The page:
IN THE COURT OF APPEALS OF IOWA
No. 5-889 / 04-1248
Filed January 19, 2006
STATE OF IOWA,
LEE ALLAN ROLFE,
Appeal from the Iowa District Court for Clayton County, Margaret L.
Defendant appeals, alleging ineffective assistance of trial counsel,
after defendant entered a guilty plea to the charges first degree
harassment and assault causing bodily injury. AFFIRMED.
Linda Del Gallo, State Appellate Defender, and Nan Jennisch,
Assistant Appellate Defender, for appellant.
Thomas J. Miller, Attorney General, Karen Doland, Assistant Attorney
General, Kevin L. Clefisch, County Attorney, and Stephen D. Saunders,
Assistant County Attorney, for appellee.
Considered by Sackett, C.J., and Vogel and Eisenhauer, JJ.
Defendant, Lee Allan Rolfe, pled guilty to first-degree harassment
and assault causing bodily injury, in violation of Iowa Code sections
708.7(2) and 708.2(2) (2003). Defendant's sentences of imprisonment were
suspended and defendant was placed on probation. Due to the charges to
which defendant pled guilty and the minutes of testimony that accompanied
defendant's guilty plea, defendant's probation officer required defendant
to register as a sex offender, move from his home, and have no contact with
children. On appeal, defendant claims his trial counsel was ineffective
for failing to ensure that the guilty plea was entered voluntarily and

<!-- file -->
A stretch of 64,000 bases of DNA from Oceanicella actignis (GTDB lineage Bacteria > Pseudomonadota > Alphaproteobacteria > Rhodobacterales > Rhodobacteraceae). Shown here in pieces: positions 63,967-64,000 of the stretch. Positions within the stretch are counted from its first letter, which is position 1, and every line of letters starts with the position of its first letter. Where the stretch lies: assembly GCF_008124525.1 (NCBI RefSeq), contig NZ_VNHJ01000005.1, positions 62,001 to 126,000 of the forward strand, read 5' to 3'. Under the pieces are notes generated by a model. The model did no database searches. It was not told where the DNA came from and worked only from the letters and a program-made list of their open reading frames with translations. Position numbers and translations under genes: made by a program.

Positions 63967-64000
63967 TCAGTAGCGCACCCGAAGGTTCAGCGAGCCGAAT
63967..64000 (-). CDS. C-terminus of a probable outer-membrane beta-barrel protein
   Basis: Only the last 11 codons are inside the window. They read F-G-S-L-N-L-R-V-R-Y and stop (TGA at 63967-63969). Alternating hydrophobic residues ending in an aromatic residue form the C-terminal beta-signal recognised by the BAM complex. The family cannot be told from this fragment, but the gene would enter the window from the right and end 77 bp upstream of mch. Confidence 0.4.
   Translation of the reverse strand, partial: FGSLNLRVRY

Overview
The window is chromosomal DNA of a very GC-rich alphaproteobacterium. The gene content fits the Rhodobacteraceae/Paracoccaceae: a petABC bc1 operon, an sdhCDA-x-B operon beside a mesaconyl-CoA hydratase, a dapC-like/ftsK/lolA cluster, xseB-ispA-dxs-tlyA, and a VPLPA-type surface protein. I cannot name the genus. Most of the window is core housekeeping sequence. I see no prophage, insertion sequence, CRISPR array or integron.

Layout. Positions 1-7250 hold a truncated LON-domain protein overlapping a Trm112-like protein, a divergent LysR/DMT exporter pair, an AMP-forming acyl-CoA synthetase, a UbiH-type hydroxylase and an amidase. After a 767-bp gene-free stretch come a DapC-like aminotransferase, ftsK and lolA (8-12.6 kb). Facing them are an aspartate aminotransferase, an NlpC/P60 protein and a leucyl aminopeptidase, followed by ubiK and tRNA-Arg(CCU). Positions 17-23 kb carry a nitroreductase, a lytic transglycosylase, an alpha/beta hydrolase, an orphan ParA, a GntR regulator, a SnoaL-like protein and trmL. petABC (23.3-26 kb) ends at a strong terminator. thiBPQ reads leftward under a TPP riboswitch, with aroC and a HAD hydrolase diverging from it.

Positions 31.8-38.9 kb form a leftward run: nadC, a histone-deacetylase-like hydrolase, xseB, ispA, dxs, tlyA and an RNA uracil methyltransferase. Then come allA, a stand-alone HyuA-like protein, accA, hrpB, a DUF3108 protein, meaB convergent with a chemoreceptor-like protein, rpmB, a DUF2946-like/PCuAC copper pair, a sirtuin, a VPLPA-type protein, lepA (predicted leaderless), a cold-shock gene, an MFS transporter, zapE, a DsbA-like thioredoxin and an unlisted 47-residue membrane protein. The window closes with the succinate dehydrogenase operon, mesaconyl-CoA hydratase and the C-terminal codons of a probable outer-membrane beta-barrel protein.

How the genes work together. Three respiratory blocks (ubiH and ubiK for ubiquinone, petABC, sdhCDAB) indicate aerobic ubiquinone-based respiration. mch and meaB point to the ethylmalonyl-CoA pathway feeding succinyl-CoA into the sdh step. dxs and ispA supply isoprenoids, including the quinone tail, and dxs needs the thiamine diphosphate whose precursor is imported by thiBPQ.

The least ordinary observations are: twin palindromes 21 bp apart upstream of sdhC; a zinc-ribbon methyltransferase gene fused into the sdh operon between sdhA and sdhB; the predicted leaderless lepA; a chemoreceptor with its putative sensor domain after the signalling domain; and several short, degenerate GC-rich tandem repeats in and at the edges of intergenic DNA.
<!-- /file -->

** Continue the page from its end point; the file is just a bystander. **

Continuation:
intelligently and that his trial counsel was ineffective for failing to
file a motion to arrest judgment. We affirm.
I. BACKGROUND FACTS AND PROCEEDINGS.
Defendant was charged by trial information with third degree sexual
abuse, in violation of Iowa Code sections 709.1(1) and 709.4(1) (2003), on
June 24, 2003. On April 9, 2004 defendant filed a written guilty plea to
the charges of first-degree harassment and assault causing bodily injury.
Consistent with the plea agreement, defendant was sentenced to two years in
prison on the harassment charge and 365 days in county jail on the assault
charge. The court suspended the sentences and placed defendant on
probation, under the supervision of the Department of Correctional
Services. Defendant was also ordered to pay various fines.
The minutes of testimony that were included with defendant's previous
charge of third degree sexual abuse were not replaced or amended when the
trial information was amended. Therefore, the minutes of testimony that
accompanied defendant's guilty plea stated defendant forced the seventeen-
year-old babysitter for his four children, M.K., to have sexual intercourse
with him against her will. At numbered paragraph eleven of defendant's